Welcome to the February issue! We hope this month—the start of the Year of the Water Tiger—has been treating you well! 

In addition to Lunar New Year, February also signifies Black History Month (although every month should be an opportunity to celebrate and learn more Black history) and Pal/Gal/Valentine
s Day. Februarys 28 days just seem to fly by—and we're grateful for our recent streak of sunshine in what, often, can be a gloomy season. 

In this issue, Niki talks to speculative fiction writer and editor Nisi Shawl about their work and the emergence of science fiction and fantasy into the mainstream; Nia chats with a professional who
s essential to wedding day celebrations, whether big or small. 
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Magic Words

For writer and editor Nisi Shawl, the alternate realities, worlds, and beings of speculative fiction deprivilege the status quo—and can be far more relatable than our own world.

Image by tomertu.

“When I was little, people would ask me what I wanted to be. And what I would always say is, I wanted to be a magician.” But speculative fiction author Nisi Shawl had no intention of pulling rabbits from a hat on a stage. “I would reply, ‘No, no, no, I want to actually do magic.’ And writing is about as close as you can get to that, really.”

Shawl has been performing their magic, via novel and short stories, in Seattle since the 1990s. “You’re creating worlds, you’re influencing how people see themselves, how they see the world,” says Shawl. “You’re really doing a lot within their minds. Changing their minds changes how they perceive the world, and changing how they perceive the world actually changes the world.”

The worlds Shawl has created have appeared in a variety of formats and places. They span the alternate history fiction of the novel Everfair, set in the Belgian Congo, in which native African people develop steam power ahead of their colonial oppressors, to the recent short story “2043... (A Merman I Should Turn to Be),” where African Americans finally get reparations—but the land is underwater so they undergo modifications to be able to live there.

The freedom to create such worlds, rewriting the rules of the human one we operate in, draws Shawl to speculative fiction. As an editor, they have also worked particularly to boost marginalized voices in the genre. “Speculative fiction does a lot to deprivilege the status quo and the ways that people are taught to view history. I mean, there’s this whole subgenre of alternate history, where you look at things that could have changed quite plausibly and would have made really different presents and futures,” says Shawl. “When you’re talking about science fiction that’s set in the future, you’re talking about looking at better possibilities than what we’re going through right now.”

Speculative fiction is generally thought of, by Shawl and others, as an umbrella term under which you’ll find science fiction, fantasy, alternate history, magical realism, even horror. Not everyone agrees with that definition: Margaret Atwood famously uses the label on her own work and views it as its own genre.

However you look at these often overlapping genres, speculative fiction, broadly, is in the popular culture spotlight. Some of the most buzzed-about recent television shows and movies, many based on books, fall into this category: Wheel of Time, The Expanse, Foundation, and Snowpiercer are just a few, not to mention the ongoing spin-offs of more familiar universes like Star Wars and repeat adaptations of Dune.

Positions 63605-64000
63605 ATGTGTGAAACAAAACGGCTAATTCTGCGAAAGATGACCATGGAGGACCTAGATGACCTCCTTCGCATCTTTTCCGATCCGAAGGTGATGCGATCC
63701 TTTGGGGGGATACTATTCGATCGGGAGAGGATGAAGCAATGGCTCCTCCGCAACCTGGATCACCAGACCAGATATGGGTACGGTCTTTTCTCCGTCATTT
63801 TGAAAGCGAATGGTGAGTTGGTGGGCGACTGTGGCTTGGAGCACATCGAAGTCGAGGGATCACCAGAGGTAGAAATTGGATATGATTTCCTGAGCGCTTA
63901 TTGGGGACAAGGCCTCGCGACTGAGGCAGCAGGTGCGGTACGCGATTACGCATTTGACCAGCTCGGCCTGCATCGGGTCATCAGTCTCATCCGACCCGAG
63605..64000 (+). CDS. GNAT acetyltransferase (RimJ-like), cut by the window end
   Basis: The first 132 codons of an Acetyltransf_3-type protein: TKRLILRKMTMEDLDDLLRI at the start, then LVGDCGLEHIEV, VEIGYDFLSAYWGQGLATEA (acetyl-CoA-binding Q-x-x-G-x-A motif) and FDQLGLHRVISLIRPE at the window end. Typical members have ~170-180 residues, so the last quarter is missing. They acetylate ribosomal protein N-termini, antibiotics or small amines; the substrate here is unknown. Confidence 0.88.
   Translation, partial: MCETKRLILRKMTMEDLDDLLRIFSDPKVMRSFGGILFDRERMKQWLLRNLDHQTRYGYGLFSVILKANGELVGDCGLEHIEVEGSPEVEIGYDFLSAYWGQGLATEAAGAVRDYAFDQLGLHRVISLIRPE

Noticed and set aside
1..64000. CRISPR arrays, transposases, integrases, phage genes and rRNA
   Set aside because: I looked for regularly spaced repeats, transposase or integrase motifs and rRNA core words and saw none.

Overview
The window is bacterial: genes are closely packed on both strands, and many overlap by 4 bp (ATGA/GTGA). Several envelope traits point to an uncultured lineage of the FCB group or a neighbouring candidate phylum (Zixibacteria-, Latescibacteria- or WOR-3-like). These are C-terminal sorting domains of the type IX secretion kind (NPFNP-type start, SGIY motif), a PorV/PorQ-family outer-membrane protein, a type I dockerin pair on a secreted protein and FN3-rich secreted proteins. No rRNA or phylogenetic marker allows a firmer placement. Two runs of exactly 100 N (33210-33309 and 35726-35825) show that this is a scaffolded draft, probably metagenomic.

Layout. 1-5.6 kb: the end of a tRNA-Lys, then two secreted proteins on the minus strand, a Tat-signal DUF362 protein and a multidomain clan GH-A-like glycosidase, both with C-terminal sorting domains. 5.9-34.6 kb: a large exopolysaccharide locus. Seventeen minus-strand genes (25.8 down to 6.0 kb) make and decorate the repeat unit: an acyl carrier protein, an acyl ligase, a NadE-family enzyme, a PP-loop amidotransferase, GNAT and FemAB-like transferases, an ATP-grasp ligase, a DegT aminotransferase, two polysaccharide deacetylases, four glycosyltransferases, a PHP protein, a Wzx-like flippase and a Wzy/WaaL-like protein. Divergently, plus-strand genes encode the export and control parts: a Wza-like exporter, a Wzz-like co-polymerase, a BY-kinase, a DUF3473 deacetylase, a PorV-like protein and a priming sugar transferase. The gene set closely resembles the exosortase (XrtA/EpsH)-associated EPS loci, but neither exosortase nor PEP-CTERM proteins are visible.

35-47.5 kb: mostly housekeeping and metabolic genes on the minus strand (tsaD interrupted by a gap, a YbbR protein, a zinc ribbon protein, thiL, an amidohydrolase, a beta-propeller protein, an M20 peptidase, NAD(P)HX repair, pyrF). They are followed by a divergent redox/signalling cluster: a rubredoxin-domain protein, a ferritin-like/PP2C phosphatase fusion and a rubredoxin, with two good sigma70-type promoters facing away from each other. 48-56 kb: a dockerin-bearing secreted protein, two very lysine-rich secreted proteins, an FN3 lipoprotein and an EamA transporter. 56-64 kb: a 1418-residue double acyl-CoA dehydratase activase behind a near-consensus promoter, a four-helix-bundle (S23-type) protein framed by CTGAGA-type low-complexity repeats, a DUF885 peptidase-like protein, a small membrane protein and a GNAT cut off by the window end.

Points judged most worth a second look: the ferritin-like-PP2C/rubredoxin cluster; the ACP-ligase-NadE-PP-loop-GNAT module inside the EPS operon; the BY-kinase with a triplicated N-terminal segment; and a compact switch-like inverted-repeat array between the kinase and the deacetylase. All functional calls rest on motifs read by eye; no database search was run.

Of course, not all speculative fiction trafficks in optimistic outcomes. Shawl notes, too, that things they had read about as science fiction 20 or 30 years ago exist now—and they’re not good. “I can tell you, as someone who has read science fiction and seen some of the predictions come true—the reality TV shows [for example], those were an element of really horrible dystopic futures when I started reading science fiction—and now they’re real.”

“You’re creating worlds, you’re influencing how people see themselves, how they see the world. You’re really doing a lot within their minds. Changing their minds changes how they perceive the world, and changing how they perceive the world actually changes the world.”

How Shawl, who identifies as genderfluid, sees themselves is influenced by a variety of literature and authors over the years. As a teen living in Michigan they saw themselves in the title character of the book Tatsinda: “That was, you know, the usual loner, outsider story, and the outsider has like a special skill that saves the community and all that kind of stuff.” Science fiction writer Suzy McKee Charnas opened Shawl’s eyes to the possibility of writing in that style: “I realized I could get away with so much by calling it science fiction,” laughs Shawl. They reel off a few others that were part of Shawl’s hippie vibe and crowd: Yellow Back Radio Broke-Down, by Ishmael Reed, Be Here Now, by Ram Dass, and Demian by Hermann Hesse.

If science fiction and fantasy stories feel more mainstream right now, Shawl says it’s a positive change from how the genres were perceived in previous eras. “I think it’s a generational thing. I think that there were people my age and older who were, they were told that it was lowbrow, and then gradually, people came of age who had not been taught that lesson—had not been warped that way, I will say, and they’re like, ‘Yeah, these are stories. They’re good! Fine, let’s keep going with them.’”

While speculative fiction is escapism for a lot of people, being immersed in speculative fiction in their work life means that Shawl looks to other kinds of stories for escapism, like British novelist Anthony Trollope or the Downton Abbey series created by Julian Fellowes. “I think I get the same sort of thrill from that, the same specific thrill that people get when they watch or read or consume science fiction. Darko Suvin, the [science fiction] critic, calls it ‘cognitive estrangement.’ Because the worlds of Trollope and Julian Fellowes are completely disconnected from my lived experience. I mean, you know, not completely—I guess there are humans!” Shawl jokes.